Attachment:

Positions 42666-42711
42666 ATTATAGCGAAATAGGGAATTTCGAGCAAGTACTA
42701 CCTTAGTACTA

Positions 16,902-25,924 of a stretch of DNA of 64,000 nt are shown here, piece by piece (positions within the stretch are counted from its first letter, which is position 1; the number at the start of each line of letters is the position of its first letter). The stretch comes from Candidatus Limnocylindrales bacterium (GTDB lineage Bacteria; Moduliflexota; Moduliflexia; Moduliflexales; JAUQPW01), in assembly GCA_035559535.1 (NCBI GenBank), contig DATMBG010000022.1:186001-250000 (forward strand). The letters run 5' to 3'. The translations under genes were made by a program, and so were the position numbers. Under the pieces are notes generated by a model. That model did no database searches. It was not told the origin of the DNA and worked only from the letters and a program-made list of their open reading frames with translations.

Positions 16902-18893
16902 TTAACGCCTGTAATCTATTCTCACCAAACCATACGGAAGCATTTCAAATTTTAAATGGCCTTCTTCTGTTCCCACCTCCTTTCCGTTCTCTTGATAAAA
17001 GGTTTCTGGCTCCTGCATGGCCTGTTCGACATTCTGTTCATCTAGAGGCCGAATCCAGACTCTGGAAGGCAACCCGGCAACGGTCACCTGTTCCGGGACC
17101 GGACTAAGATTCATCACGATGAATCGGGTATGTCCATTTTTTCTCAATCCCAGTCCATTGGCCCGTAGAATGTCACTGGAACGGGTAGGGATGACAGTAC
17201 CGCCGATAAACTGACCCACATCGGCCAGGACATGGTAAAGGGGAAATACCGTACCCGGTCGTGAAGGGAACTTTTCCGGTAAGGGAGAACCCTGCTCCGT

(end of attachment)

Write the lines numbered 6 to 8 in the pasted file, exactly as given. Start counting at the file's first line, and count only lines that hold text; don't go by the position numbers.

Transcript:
16902 TTAACGCCTGTAATCTATTCTCACCAAACCATACGGAAGCATTTCAAATTTTAAATGGCCTTCTTCTGTTCCCACCTCCTTTCCGTTCTCTTGATAAAA
17001 GGTTTCTGGCTCCTGCATGGCCTGTTCGACATTCTGTTCATCTAGAGGCCGAATCCAGACTCTGGAAGGCAACCCGGCAACGGTCACCTGTTCCGGGACC
17101 GGACTAAGATTCATCACGATGAATCGGGTATGTCCATTTTTTCTCAATCCCAGTCCATTGGCCCGTAGAATGTCACTGGAACGGGTAGGGATGACAGTAC